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More on gold cup: Junk dealer's $100,000 gold cup found under bed
DORCHESTER, England (CNN) -- Englishman John Webber thought nothing of the small shiny cup, passed down from his junk dealer grandfather and stashed under a bed for years -- until appraisers said it was an ancient Persian artifact.
The ancient Persian gold cup, thought to date from the third or fourth century B.C., fetched $100,000 at auction.
The five-and-a-half-inch gold cup -- which experts have dated as being possibly from the third or fourth century B.C. -- fetched $100,000 at an auction in Dorchester, southern England, Thursday.
The identify of the successful bidder wasn't immediately known.
The relic features the double faced ancient Roman god Janus, the god of gates and doors who always looked to both the future and past and is often associated with beginnings and endings. The cup has two faces with braided hair and entwined snake ornaments at the forehead.
Webber's grandfather, William Sparks, was a rag and bone man, the British term for a junk dealer, Duke's said, who established the iron merchants Sparks and Son in Taunton, Somerset, in southwestern England, in the 1930s.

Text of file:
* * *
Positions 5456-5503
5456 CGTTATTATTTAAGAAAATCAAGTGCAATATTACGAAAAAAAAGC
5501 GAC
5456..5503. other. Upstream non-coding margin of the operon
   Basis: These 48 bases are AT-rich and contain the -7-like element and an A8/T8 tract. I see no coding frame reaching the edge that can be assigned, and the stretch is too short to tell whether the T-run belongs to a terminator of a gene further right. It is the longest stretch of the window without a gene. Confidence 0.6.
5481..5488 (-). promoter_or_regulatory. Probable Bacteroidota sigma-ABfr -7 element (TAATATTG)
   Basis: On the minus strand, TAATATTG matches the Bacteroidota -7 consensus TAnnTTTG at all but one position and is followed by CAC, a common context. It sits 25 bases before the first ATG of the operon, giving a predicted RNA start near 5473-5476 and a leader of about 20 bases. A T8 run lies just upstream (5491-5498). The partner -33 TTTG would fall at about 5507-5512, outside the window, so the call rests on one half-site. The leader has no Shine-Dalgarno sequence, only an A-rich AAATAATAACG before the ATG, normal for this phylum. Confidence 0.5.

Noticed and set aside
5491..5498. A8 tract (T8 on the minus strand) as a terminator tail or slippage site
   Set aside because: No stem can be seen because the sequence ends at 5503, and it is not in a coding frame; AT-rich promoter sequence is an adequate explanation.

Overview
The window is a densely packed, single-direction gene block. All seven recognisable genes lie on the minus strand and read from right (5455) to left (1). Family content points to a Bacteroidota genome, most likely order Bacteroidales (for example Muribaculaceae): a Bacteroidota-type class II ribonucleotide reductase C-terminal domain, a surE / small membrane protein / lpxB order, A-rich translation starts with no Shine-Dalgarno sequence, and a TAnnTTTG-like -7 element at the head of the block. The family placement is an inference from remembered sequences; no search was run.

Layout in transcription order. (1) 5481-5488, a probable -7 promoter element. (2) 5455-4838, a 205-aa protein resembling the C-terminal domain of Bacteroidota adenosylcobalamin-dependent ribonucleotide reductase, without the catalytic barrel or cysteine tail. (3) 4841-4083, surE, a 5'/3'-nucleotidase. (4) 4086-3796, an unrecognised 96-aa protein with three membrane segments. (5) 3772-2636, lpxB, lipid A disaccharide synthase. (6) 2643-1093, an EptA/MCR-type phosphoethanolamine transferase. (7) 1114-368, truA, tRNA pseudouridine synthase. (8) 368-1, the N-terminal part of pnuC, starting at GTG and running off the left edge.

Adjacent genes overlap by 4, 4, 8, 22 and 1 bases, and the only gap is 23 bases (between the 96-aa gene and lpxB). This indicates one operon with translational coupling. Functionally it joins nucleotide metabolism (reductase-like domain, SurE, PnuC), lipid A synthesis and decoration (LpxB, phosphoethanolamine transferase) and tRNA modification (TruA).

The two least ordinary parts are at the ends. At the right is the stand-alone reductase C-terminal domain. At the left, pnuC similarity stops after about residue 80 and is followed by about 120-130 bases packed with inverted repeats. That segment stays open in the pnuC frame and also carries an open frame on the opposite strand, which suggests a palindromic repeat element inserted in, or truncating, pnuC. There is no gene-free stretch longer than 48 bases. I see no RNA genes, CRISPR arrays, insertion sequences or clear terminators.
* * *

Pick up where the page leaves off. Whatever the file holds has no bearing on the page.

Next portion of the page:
Sparks acquired the cup along with two other pieces, also up for auction, some time in the 1930s or 1940s, the spokeswoman said.
Before he died, Sparks gave the items to Webber, who didn't realize their value, the spokeswoman said.
"Because he mainly dealt in brass and bronze, I thought that was what it was made from," Webber told the Bournemouth News and Picture Service. "I put it in a box and forgot about it. Then last year I moved house and took it out to have a look and I realized it wasn't bronze or brass.
"I sent it to the British Museum and the experts there hadn't seen anything like it before and recommended I had it tested at a laboratory. So I paid quite a bit of money for it to be examined by a lab the museum recommended. And they found the gold dated from the third of fourth century B.C."